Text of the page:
Die garten, ein wort seiner zeit, mit einem gartenromane und verzeichnisse der in Illerfeld vorhandenen pflanzen

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1820 - 338 pages
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Page 58 - Flowers of all hue, and without thorn the rose : Another side, umbrageous grots and caves Of cool recess, o'er which the mantling vine Lays forth her purple grape, and gently creeps Luxuriant...
Page 56 - Of a steep wilderness, whose hairy sides With thicket overgrown, grotesque and wild, Access denied; and overhead up £rew Insuperable height of loftiest shade, Cedar, and pine, and fir, and branching palm, A sylvan scene; and, as the ranks ascend Shade above shade, a woody theatre. Of stateliest view.
Page 57 - Down the steep glade, and met the nether flood, Which from his darksome passage now appears; And now, divided into four main streams, Runs diverse, wandering many a famous realm And country, whereof here needs no account...
Page 57 - With mazy error under pendent shades Ran nectar, visiting each plant, and fed Flowers worthy of Paradise, which not nice Art In beds and curious knots, but Nature boon Pour'd forth profuse on hill, and dale, and plain, Both where the morning sun first warmly smote The open field, and where the unpierced shade Imbrown'd the noontide bowers; thus was this place A happy rural seat of various view...
Page 56 - Insuperable height of loftiest shade, — Cedar, and pine, and fir, and branching palm, — A sylvan scene; and, as the ranks< ascend 140 Shade above shade, a woody theatre Of stateliest view.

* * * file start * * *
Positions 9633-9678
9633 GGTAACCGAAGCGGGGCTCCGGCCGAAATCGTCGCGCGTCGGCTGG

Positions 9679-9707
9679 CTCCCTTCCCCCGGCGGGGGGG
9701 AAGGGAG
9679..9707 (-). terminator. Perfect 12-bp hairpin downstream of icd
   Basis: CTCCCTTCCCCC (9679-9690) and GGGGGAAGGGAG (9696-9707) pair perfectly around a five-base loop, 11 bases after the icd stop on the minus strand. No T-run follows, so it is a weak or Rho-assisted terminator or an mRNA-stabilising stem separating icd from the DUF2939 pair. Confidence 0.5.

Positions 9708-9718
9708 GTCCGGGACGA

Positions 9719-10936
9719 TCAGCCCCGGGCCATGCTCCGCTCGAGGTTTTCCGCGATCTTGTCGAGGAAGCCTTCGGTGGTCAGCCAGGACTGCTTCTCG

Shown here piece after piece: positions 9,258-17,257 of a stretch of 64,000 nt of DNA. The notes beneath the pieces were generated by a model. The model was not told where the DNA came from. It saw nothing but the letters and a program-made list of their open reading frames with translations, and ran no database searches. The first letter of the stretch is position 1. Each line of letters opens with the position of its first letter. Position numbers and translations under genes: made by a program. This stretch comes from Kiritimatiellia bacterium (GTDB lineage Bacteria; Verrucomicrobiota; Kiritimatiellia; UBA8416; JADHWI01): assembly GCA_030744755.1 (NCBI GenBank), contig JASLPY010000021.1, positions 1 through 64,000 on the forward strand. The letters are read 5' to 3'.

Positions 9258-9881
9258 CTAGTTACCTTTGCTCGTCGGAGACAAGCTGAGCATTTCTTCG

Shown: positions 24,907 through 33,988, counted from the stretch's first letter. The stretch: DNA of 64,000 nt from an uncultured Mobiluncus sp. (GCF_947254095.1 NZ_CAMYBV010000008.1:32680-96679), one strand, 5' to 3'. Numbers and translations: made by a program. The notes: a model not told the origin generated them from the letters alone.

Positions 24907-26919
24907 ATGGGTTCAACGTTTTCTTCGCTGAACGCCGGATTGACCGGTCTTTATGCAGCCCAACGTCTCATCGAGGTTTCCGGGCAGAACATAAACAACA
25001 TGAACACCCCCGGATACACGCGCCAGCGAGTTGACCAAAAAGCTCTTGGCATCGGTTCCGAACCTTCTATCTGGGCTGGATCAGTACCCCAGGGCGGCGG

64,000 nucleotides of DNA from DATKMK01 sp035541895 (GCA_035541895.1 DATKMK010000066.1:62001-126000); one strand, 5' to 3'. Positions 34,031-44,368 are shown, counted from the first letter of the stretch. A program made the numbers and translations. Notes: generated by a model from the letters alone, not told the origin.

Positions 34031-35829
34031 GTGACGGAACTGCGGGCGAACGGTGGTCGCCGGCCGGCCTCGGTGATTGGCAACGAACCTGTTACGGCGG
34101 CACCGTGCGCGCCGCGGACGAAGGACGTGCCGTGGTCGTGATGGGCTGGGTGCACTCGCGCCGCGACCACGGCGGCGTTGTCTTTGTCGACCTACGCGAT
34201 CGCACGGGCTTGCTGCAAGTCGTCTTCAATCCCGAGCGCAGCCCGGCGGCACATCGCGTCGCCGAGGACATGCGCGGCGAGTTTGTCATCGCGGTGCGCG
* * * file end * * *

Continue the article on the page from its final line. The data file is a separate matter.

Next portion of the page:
Page 57 - But rather to tell how, if art could tell, How from that sapphire fount the crisped brooks, Rolling on orient pearl and sands of gold, With mazy error under pendent shades, Ran nectar, visiting each plant, and fed Flowers worthy of Paradise, which not nice art In beds and curious knots, but nature boon Pour'd forth profuse on hill, and dale, and plain...
Page 58 - The birds their choir apply ; airs, vernal airs, Breathing the smell of field and grove, attune The trembling leaves, while universal Pan, Knit with the Graces and the Hours in dance, Led on the eternal Spring.
Page 56 - Yet higher than their tops The verd'rous wall of Paradise up sprung : Which to our general sire gave prospect large Into his nether empire neighb'ring round. And higher than that wall a circling row Of goodliest trees, loaden with fairest fruit, Blossoms and fruits at once of golden hue...
Page 57 - Thus was this place A happy rural seat of various view : Groves whose rich trees wept odorous gums and balm ; Others, whose fruit, burnish'd with golden rind, Hung amiable, Hesperian fables true, If true, here only, and of delicious taste.
Page 57 - Rose a fresh fountain, and with many a rill Water'd the garden ; thence united fell Down the steep glade, and met the nether flood, Which from his darksome passage now appears ; And now divided...

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